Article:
For 17 and 18 December the story was much the same. Beyond Route 9, 6 Brigade took up the running, and had a very bloody little battle to clear out those awkward Germans who did not want to go; C Squadron and Nelson's half of A Squadron fired many shells on to Jerry north of Faenza and knocked down several more houses. Lieutenant McLean's troop of C Squadron went up on the heels of a bombardment, with a Maori platoon, to occupy a house just across Route 9, and found that Jerry had left in a hurry, but he gave the house a regular pounding all that night. From 23 Battalion's foremost posts on Route 9, some 500 yards short of the Senio, Lieutenant Barber's troop shot up the houses by the bridge, where German infantry was still moving round occasionally. But by and large, cleaning up the country between Faenza and the Senio was an infantry job, and the Shermans found nothing in it of more than passing interest.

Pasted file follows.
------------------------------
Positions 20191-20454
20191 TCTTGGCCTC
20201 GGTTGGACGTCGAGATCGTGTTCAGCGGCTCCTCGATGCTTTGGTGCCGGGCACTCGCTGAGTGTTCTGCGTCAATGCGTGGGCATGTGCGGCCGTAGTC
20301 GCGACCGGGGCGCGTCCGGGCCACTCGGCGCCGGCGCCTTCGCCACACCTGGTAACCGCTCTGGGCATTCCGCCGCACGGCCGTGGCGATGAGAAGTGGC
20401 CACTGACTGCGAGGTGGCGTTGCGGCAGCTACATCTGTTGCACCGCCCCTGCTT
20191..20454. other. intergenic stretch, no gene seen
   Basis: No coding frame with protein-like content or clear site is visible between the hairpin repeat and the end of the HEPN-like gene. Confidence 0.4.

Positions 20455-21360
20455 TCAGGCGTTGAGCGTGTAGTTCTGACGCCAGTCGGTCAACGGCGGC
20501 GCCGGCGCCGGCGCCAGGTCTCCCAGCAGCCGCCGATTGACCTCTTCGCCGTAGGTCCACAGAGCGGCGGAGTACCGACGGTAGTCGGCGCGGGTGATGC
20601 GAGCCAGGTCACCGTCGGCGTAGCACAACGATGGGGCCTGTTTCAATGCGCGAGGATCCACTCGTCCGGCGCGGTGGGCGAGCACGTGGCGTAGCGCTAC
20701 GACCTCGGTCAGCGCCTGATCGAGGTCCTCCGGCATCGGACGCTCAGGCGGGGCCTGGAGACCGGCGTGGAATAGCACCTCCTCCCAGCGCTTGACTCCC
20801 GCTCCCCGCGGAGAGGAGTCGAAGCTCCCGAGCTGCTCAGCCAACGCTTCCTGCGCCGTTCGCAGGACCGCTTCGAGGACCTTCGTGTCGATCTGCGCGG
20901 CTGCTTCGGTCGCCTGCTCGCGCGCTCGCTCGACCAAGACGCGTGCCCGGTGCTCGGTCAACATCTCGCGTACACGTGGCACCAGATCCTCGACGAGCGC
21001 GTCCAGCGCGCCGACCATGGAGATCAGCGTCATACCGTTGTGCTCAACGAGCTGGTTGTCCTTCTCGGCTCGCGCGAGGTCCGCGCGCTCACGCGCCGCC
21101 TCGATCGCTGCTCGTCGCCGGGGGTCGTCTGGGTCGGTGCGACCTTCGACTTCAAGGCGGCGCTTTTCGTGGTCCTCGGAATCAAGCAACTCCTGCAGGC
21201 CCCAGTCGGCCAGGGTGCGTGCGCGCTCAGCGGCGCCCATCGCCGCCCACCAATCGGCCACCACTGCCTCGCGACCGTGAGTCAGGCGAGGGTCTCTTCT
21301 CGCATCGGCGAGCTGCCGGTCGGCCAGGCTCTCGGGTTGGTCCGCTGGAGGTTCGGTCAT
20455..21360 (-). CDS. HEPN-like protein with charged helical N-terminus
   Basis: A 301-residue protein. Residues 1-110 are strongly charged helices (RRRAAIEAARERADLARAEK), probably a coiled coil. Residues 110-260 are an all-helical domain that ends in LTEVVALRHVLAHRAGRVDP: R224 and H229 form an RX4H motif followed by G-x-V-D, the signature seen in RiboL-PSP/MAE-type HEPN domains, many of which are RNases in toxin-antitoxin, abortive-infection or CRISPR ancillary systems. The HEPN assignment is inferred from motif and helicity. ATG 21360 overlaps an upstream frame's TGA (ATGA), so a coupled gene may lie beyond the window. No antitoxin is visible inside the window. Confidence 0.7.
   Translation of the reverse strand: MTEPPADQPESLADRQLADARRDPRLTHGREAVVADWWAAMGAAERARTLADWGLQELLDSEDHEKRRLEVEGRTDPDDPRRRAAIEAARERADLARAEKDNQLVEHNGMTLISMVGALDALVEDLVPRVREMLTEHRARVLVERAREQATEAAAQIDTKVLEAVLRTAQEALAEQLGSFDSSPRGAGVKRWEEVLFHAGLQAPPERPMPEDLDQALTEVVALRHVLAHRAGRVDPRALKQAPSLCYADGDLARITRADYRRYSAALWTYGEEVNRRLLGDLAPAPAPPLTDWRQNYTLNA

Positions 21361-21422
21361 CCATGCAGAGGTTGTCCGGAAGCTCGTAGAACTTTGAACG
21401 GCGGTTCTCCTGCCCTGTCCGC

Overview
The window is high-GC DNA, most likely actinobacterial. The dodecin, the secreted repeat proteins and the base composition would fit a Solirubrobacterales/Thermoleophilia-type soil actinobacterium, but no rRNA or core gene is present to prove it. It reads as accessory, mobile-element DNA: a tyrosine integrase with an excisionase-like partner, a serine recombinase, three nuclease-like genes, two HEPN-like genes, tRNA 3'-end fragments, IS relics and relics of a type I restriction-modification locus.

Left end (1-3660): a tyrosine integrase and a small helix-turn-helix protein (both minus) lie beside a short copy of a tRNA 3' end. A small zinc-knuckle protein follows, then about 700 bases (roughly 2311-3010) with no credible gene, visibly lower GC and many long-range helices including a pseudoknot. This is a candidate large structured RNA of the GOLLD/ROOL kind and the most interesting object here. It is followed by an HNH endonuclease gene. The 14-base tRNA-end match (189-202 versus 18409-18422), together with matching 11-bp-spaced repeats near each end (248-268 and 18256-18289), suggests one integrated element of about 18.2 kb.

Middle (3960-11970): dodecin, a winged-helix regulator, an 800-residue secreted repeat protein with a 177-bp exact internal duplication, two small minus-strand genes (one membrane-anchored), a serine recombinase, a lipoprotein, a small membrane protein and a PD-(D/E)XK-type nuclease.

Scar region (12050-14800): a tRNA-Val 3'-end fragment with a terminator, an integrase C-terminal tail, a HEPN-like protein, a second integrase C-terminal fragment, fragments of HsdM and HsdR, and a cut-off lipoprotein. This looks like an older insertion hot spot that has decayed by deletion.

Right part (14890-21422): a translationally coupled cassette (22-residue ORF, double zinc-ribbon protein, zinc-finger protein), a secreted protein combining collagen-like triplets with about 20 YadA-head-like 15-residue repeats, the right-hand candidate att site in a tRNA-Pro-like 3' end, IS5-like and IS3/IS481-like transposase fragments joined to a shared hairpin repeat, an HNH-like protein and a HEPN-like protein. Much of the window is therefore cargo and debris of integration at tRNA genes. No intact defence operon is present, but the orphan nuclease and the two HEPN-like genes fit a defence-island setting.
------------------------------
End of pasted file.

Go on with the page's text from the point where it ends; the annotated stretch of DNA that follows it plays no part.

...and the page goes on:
Looking back on this big attack later, there seemed to be an unreal quality about it that had not been there in earlier shows. Perhaps it was that desperately difficult night move along the lanes, worse than anything since Sfasciata Ridge a year earlier. Perhaps it was the incredible barrage, the biggest and noisiest (so the old hands said) in all Italy, which churned up the ground like the Somme battlefields of the Great War, which left behind it more dead Germans than the boys had ever seen, and some of the most heart-rending sights they could ever expect to see, five dead nuns in a little roadside convent, the bodies of a whole Italian family huddled together in a barn.